Police & Home Search Lawyers
When Can the Police Search my Home?
The Fourth Amendment of the United States Constitution protects people against "unreasonable searches and seizures." Because of this Amendment, a police officer can generally search your home in only two circumstances:
With a Warrant
Without a Warrant
If a police officer has no search warrant, it may still be possible for the police to search your home. Four situations are generally acceptable:
- Necessary - If the police have a reasonable belief that their immediate action in searching your home is necessary to prevent a harm to a person or property, then the police are free to search your home.
- Plain View - If a police officer can see something illegal within your home from where he or she is legally standing, the police are free to search your home.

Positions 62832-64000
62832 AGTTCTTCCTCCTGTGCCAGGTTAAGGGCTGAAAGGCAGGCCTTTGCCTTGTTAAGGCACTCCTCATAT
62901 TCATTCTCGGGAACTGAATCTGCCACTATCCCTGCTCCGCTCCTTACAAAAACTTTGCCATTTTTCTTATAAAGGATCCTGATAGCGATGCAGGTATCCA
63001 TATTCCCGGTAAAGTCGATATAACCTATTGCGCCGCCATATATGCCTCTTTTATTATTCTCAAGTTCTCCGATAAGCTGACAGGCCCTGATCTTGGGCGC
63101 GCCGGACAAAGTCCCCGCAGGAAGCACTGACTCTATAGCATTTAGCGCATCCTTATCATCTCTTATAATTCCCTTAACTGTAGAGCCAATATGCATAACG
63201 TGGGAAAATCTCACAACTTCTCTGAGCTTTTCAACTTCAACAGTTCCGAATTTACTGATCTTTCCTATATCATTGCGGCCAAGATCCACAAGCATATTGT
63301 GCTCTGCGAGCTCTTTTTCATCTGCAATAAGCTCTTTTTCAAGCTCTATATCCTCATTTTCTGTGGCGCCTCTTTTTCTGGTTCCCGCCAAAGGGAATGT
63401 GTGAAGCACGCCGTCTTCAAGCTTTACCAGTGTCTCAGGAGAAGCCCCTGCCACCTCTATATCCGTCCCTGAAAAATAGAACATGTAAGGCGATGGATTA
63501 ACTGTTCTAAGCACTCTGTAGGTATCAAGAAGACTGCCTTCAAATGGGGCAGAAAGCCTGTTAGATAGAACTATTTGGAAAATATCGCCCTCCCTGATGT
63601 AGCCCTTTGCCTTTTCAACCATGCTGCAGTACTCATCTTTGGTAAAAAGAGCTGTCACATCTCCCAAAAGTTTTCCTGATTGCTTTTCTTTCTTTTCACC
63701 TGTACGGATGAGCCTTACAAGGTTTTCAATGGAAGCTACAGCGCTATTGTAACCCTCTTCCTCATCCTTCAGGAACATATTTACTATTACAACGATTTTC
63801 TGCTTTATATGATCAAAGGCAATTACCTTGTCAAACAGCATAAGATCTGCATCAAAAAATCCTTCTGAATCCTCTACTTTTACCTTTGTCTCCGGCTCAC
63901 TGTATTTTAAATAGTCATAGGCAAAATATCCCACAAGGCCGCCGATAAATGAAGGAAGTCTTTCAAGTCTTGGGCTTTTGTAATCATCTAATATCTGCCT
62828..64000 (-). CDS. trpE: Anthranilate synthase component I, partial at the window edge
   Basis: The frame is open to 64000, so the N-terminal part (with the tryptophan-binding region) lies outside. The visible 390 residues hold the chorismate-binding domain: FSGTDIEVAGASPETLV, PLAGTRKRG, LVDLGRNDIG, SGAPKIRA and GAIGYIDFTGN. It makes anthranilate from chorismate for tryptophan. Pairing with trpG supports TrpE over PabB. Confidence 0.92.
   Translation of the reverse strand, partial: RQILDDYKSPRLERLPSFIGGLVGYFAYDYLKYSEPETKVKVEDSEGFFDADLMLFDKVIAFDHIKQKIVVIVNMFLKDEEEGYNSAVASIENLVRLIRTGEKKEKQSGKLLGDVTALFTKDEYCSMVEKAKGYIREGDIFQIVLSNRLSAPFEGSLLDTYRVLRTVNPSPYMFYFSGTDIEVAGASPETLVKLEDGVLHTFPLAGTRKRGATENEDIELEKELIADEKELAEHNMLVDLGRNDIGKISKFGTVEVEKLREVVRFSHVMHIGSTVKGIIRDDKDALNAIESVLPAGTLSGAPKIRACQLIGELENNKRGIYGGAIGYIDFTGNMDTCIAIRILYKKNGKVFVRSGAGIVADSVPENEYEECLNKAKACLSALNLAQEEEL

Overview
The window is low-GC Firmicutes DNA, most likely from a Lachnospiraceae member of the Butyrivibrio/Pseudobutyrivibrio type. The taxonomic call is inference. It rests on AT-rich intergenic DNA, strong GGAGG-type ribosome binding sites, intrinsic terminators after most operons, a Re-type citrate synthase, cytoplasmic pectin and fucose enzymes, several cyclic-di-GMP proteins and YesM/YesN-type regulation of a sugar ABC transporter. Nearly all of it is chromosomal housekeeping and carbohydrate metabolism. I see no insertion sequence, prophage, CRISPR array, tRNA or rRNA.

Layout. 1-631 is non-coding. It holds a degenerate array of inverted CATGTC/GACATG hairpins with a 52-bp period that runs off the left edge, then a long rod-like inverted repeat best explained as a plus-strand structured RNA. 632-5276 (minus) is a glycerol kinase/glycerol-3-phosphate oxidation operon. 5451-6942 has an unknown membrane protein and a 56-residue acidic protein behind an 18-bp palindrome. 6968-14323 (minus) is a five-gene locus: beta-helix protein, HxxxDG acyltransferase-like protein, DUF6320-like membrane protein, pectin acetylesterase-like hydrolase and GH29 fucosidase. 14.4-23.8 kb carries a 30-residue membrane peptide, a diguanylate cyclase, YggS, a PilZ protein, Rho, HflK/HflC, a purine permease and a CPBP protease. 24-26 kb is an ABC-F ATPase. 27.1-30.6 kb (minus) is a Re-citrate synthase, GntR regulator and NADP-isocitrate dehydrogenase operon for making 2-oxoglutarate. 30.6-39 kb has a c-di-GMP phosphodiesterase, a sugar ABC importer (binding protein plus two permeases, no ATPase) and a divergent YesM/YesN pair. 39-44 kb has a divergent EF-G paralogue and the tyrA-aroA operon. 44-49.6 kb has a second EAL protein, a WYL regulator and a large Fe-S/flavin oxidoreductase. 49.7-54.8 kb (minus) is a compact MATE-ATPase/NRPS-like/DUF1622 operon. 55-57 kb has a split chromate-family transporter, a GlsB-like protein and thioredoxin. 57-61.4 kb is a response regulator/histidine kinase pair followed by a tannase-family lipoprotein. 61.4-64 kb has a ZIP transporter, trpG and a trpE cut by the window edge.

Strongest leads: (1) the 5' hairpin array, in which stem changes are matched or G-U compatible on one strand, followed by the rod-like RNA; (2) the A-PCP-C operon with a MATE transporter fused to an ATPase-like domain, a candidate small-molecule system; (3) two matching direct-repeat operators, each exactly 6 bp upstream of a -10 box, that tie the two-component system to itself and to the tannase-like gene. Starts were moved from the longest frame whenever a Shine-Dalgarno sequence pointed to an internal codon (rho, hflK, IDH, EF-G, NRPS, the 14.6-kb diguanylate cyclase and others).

- Connection with Arrest - If you are arrested in your home by a police officer, the police are free to search your home.
- Consent - If you tell a police officer it is okay for him or her to come into your home, you have consented to a search and the police are free to search your home.
What if Someone Else in my House Consents to a Search but I Don't?
In a recent Supreme Court case, if you are sharing your home with another person and you disagree as to whether the police can come in when they come knocking, then the police are not free to search your home if:
- You are physically present within the house and near the door, and
- You clearly tell the police that you refuse to let them in, even though the other occupant of the house might consent.
Do I Need an Attorney if I Believe my Home Has Been Illegally Searched?
If you believe that your home has been illegally searched by the police, it is highly recommended for you to contact an attorney because they will be able to properly advise you of and protect your rights.
Consult a Lawyer - Present Your Case Now!
Last Modified: 09-09-2011 03:57 PM PDT